Off-campus boasts late-night dining

Some restaurants near the University satisfy cravings until the early morning.

Bryce Haugen

When Campus Pizza opened 16 years ago, “Perkins and pizza” were the only late-night food options available to University-area residents, manager Jim Rosvold said.

But since the 2003 Minnesota state law that extended bar times by an hour to 2 a.m., restaurants have sprouted up around Dinkytown and Stadium Village to meet the “drunk munchies” demand, said Rosvold, president of the Stadium Village Business Association.

“It just kind of slowly progressed over time,” he said. “We’re becoming more and more a 24-hour society.”

It’s not a trend unique to Minneapolis, said Tom Day, government affairs vice president for the Minnesota Restaurant Association. From Mankato to Duluth, university communities throughout the state boast late-night hangouts.

“The University community is a later crowd anyway,” said Day, whose group helped write the extended bar times law. “You throw in the 2 a.m. bar closing on top of that; you’re going to sustain a good amount of business after midnight.”

So far, even with several bars on the West Bank, few restaurants have extended their hours. Cedar-Riverside Business Association chairman Dan Prozinski said he’s not sure why.

But over the past few years, Pita Pit, Burrito Loco, Duffy’s Pizza and several others have joined the budding East Bank late-night market. Several stay open until 3 a.m. Many others close between 2 and 3 a.m.

Burger King, one of the original late-night restaurants on campus, is open 24-hours. And The Dinkytowner, which hosts a hip-hop night each Saturday, offers food until 4 a.m.

Julie Hasan, University alumna and co-owner of Manhattan Loft, a year-old restaurant on Washington Avenue Southeast, said the transformation of the neighborhoods began in the mid-1990s, when national chains such as McDonald’s and Burger King extended their hours. Her restaurant stays open until 2:30 a.m. Thursday night through Saturday night.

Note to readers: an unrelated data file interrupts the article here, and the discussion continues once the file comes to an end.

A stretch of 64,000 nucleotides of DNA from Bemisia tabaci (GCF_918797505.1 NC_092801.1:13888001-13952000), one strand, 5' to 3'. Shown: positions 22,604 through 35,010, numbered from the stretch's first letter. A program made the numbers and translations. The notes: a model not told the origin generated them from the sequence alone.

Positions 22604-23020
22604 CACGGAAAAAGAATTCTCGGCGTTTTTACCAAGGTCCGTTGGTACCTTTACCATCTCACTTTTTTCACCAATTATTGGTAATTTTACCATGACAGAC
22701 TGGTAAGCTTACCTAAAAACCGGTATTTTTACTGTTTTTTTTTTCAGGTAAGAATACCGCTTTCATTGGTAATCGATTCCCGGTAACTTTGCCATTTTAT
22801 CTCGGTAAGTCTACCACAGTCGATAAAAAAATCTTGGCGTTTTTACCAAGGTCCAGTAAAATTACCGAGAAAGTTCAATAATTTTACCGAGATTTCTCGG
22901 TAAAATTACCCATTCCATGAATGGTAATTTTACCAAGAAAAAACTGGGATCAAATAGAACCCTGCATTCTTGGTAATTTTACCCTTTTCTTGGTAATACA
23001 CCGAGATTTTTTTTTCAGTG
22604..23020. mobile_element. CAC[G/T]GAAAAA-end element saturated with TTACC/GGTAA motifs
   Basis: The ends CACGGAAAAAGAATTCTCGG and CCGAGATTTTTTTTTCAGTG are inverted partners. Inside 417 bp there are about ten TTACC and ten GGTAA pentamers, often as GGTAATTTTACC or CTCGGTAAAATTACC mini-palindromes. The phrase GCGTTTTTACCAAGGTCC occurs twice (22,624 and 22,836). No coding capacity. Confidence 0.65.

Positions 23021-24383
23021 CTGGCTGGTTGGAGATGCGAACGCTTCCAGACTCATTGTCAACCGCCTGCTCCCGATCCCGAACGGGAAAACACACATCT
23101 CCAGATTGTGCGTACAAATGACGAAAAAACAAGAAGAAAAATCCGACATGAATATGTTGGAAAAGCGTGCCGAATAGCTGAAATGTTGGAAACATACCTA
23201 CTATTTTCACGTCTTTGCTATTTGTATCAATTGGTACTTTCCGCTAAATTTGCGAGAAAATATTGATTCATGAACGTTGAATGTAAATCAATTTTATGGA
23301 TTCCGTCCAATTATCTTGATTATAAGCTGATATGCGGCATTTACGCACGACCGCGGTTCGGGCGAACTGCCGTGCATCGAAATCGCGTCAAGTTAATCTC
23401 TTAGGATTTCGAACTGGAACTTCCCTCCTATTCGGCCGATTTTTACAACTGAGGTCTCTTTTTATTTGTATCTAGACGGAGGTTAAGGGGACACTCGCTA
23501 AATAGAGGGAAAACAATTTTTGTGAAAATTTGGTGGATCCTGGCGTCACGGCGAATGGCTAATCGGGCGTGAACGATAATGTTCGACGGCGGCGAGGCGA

“McDonald’s is awesome,” shouted fifth-year University senior Steve Peterson on Saturday night at the restaurant. Peterson said he occasionally stops by the chain late at night when the food “actually tastes good.”

Items on the restaurant’s late-night menu cost more than during the day ” something a few patrons overlooked ” which 2003 University graduate Luke Haus said was “bush league.”

Around midnight, kitty-corner to McDonald’s at Erbert and Gerbert’s in Dinkytown, a few customers munched on sandwiches while Alicia Fabian, an English senior, worked the till.

Rosvold, of Campus Pizza, said that in the early ’90s he experimented with longer hours but had difficulty attracting employees. Fabian, who read a play for class during her downtime Saturday, said she can balance her late hours with school.

Several restaurants around campus offer food and a full bar, including Loring Pasta Bar in Dinkytown. Saturday night, some of the evening’s 200 patrons, who braved single-digit temperatures ” and got in the door by 11 p.m. ” ate well into the morning, intermittently dancing to salsa.

Manager Lynn Nyman said the crowd at the bar-restaurant differs from the Steak Knife and Blarney because they don’t offer drink specials.

“We’re not interested in people getting blitzed,” she said.

Blarney stops serving food at midnight, but Steak Knife in Dinkytown, which offers live music most nights, keeps the grills flared until its 3 a.m. close.

Dinkytown has transformed from a center of daytime activity to one bustling with nightlife, said Skott Johnson, owner of Autographics and president of the Dinkytown Business Association.

The gift shops and other retail options gradually faded away, leaving room for the restaurants and other services that now line the four-block neighborhood.

When Johnson studied at the University in the ’70s, there was only one real campus hangout ” The Valli, where Blarney stands today. Today’s students don’t have a problem with options, he said.

“It must be a good time to be open,” he said.

Rosvold said the biggest change in Stadium Village over the past decade is the emergence of chains.

“I think it’s kind of inevitable,” he said. “We like the small feel, but the chains have realized this is a viable area they want to enter. And they have.”